Facelift Of PLLA: Effect Of Orientation On Physical Ageing In Poly(L-Lactic Acid) Films | 53335
Journal of Bioremediation & Biodegradation
Like us on:
Our Group organises 3000+ Global Conferenceseries Events every year across USA, Europe & Asia with support from 1000 more scientific Societies and Publishes 700+ Open Access Journals which contains over 50000 eminent personalities, reputed scientists as editorial board members.
Poly(L-lactic acid) (PLLA) is a slow-crystallising polyester which exhibits brittle behaviour due to relatively fast physical
ageing of the amorphous phase. This embrittlement of PLLA narrows its application window in such fields where flexibility
of a polymer is required (e.g., packaging). In this study, we investigated the effects of thermal rejuvenation and molecular
orientation of the amorphous phase on physical ageing of oriented PLLA films with emphasis on mechanical properties.
Uniaxial compression testing showed that physical ageing of the amorphous phase increases the yield stress and the associated
strain softening response, both contributing to the observed embrittlement of PLLA in tension. Moreover, the strainhardening
response was found not to be influenced by physical ageing. Molecular orientation of the amorphous phase at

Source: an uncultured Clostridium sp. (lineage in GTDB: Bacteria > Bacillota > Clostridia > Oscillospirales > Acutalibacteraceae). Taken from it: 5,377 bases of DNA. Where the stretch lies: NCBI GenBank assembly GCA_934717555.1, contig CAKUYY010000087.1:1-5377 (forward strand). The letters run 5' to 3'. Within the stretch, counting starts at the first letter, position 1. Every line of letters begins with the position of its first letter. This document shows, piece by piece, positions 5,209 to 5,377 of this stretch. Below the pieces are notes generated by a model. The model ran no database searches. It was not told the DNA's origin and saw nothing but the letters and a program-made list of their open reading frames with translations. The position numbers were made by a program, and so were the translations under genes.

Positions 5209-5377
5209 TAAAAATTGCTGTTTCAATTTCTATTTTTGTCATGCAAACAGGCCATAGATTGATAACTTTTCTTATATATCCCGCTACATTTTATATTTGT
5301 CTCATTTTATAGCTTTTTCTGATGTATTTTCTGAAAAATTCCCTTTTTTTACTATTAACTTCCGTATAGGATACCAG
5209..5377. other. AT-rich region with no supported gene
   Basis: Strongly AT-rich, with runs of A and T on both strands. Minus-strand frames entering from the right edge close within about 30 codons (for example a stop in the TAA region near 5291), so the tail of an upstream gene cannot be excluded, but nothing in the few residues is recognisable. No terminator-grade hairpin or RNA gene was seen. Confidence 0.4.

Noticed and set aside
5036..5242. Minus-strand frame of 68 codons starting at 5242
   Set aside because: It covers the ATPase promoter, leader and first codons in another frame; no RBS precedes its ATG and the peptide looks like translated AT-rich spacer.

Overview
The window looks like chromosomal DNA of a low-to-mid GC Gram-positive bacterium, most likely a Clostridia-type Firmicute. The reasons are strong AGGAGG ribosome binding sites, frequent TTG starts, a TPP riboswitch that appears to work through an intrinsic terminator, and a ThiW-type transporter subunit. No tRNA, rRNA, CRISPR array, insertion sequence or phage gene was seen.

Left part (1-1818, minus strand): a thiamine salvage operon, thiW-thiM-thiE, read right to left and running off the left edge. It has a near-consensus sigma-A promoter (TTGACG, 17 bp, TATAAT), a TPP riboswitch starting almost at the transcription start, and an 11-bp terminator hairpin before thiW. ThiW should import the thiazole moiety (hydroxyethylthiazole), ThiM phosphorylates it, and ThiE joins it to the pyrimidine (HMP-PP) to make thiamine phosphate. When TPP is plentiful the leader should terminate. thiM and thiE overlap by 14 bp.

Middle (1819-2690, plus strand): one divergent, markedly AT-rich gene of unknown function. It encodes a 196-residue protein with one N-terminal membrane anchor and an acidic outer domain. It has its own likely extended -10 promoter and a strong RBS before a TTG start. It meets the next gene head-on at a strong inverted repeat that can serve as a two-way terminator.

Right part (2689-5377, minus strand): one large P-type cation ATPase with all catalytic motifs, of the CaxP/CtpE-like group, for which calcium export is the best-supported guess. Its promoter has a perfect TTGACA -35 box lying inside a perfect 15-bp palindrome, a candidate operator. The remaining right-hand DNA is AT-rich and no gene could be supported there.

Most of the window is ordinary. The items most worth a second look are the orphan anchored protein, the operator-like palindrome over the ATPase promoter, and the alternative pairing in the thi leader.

constant crystallinity was applied by uniaxial and biaxial plastic deformation just above the glass-transition temperature (at
70°C) up to modest plastic strains of 200%, to avoid strain-induced crystallisation. Stress-relaxation experiments combined
with tensile testing both as a function of ageing time have revealed that both uniaxial and biaxial plastic deformation in excess
of 100% plastic strain, decelerates and possibly prohibits the physical ageing process. The oriented monofilaments and films
have improved mechanical properties, such as stiffness, strength and strain-to-break. The latter properties were not affected
by physical ageing during a testing period of 40 days. In addition, plastic deformation to higher draw ratios and/or at slightly
higher temperatures (90°C), strongly enhanced crystallinity and resulted in PLLA monofilaments and films that also exhibited
tough behaviour not affected by physical ageing.
Gagik Ghazaryan is a 3rd year PhD student at the Swiss Federal Institute of Technology Zurich (ETH Zurich), working in the group of Soft Materials. He is also affiliated to the Swiss Federal Laboratories for Materials Science and Technology (Empa) in St. Gallen, Switzerland. He completed his MSc degree in Desalination and Water Treatment at the Ben-Gurion University of the Negev, Israel.